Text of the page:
The fall season will be here soon, so now is the time to start planting fall vegetables, such as broccoli, collards, kale, cabbage, turnips, onions and others. Late August, September and October are the best time to plant them. The weather will be starting to cool down but the temperatures are still warm enough for the plants to become established.
Begin preparing for the plantings by removing and disposing of the dying summer vegetables and rake any debris from the surface of the ground. Insects and diseases can over winter in this debris. Have your soil tested through Gwinnett County Extension and apply fertilizer according to the recommendations.
In lieu of a soil test, apply one to two pounds per 100 square feet of an all-purpose fertilizer like a 10-10-10, 6-12-12, 5-10-15, or one with a similar ratio and incorporate it into the soil. Apply a one to two-inch layer of organic mulch, such as pine bark or pine straw, to control weeds and keep the soil evenly moist.
Choosing what to grow depends upon your own preferences. Cabbage comes in green, red and savory (wrinkled) varieties. Harvest the cabbage heads by cutting just below them with a sharp knife. If they become overly mature, the cabbage heads will crack, especially if the soil has been dry and suddenly becomes wet.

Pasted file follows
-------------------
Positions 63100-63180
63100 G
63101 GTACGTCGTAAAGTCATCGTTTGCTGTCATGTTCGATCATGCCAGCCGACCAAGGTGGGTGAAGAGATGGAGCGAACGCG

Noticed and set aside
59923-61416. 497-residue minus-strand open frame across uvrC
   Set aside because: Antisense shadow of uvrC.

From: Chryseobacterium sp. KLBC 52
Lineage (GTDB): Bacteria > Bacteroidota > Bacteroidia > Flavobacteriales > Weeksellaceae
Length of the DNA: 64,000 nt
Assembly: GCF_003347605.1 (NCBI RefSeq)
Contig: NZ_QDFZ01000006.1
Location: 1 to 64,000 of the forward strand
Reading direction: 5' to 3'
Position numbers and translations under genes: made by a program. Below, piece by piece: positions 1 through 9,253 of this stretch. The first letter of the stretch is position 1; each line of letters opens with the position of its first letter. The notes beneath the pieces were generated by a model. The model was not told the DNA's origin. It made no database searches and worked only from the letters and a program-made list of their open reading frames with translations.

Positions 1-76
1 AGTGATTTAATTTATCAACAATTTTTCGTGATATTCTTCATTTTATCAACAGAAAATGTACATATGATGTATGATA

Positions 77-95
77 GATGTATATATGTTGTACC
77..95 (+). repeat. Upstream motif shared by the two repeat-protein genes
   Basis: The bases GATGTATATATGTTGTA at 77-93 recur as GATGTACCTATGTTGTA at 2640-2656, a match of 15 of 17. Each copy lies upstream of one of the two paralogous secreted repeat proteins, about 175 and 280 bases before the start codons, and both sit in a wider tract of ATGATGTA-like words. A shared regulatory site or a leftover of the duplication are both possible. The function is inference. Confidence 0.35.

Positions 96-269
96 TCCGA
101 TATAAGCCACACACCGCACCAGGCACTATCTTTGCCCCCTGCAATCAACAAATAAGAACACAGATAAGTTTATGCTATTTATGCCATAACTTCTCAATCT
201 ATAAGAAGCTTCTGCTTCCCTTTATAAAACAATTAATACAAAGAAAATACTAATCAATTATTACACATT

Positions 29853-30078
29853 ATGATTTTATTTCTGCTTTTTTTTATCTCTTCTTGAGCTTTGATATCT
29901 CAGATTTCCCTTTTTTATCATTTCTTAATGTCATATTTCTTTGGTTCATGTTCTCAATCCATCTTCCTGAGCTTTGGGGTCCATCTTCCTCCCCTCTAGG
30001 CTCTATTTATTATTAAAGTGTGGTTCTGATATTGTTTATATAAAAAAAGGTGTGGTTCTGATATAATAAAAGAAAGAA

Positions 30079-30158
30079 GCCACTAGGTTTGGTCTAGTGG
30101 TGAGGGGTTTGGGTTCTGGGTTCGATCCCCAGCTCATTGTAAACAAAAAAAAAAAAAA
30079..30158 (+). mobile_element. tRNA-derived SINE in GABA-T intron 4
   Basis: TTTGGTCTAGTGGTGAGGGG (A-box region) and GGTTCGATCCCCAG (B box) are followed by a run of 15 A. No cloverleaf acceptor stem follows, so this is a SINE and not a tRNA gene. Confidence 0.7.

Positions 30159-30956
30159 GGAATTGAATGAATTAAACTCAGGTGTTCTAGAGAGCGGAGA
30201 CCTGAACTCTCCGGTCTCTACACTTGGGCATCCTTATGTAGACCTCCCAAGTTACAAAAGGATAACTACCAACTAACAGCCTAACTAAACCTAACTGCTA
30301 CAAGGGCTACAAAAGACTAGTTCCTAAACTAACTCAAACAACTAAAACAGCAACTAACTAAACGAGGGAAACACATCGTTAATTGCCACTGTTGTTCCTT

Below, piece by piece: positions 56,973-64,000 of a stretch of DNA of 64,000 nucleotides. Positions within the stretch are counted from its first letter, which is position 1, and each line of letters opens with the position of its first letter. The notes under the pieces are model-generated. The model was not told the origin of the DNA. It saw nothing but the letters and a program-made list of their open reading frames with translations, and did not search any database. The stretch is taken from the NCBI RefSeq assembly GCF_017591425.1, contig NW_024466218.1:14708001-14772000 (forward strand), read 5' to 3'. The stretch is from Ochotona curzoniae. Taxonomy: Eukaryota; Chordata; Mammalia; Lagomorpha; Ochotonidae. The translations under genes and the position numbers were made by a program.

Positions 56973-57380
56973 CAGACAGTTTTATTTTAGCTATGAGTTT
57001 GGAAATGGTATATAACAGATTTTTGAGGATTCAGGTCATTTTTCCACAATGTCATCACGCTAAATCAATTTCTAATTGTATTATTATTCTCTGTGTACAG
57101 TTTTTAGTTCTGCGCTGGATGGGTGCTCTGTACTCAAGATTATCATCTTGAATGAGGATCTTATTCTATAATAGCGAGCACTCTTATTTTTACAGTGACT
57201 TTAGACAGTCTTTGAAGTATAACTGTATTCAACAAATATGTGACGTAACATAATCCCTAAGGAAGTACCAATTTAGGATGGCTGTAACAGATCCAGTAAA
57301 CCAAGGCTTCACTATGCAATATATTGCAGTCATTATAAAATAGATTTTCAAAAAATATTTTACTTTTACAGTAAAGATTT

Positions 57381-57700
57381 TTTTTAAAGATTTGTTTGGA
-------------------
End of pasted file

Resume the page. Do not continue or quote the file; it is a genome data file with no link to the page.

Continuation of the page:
Broccoli requires minimal maintenance. Harvest the heads when they are small but before the buds begin flowering. Leave roughly six inches of the stem attached. Let the side lateral shoots grow to develop more flower heads. Leafy greens, such as collards, kale, and mustard greens, are quite tolerant of the cold. They can be harvested when they are a small size or when they have matured. As the weather begins to warm in the spring, these plants will begin to flower and go to seed. This is the time they should be removed.
Several root crops thrive in the cold weather. Turnips are grown for both their roots and the leafy greens. Harvest the root portion of the plant when it reaches a width of two to three inches. If they grow any larger, they will become pithy and inedible. Bulb-type onions and green bunching onions are planted in the fall and will be ready for harvest in the spring. Radishes mature within 30 days and are easy to grow. Make successive plantings of short rows every 10 to 14 days to get a continual harvest. Radishes can be sown in spaces between slow-maturing vegetables like cabbage or broccoli. Other root crops that thrive in cooler weather include beets, rutabagas and carrots.
Several caterpillar pests, such as the cabbage looper, can cause problems for the vegetables. Insecticides are available containing bacteria that specifically target the caterpillars. They are sold by the trade names such as Dipel or Thuricide. Aphids are frequently a problem. Use insecticidal soaps or in some cases just wash them off with a hose.
Yes, even in cold weather you can harvest vegetables from your garden. With a little planning and preparation, fall vegetable gardening can be a productive and a rewarding endeavor.
Timothy Daly is an Agricultural and Natural Resource Agent with Gwinnett County Extension. He can be contacted at 678-377-4010 or via email at firstname.lastname@example.org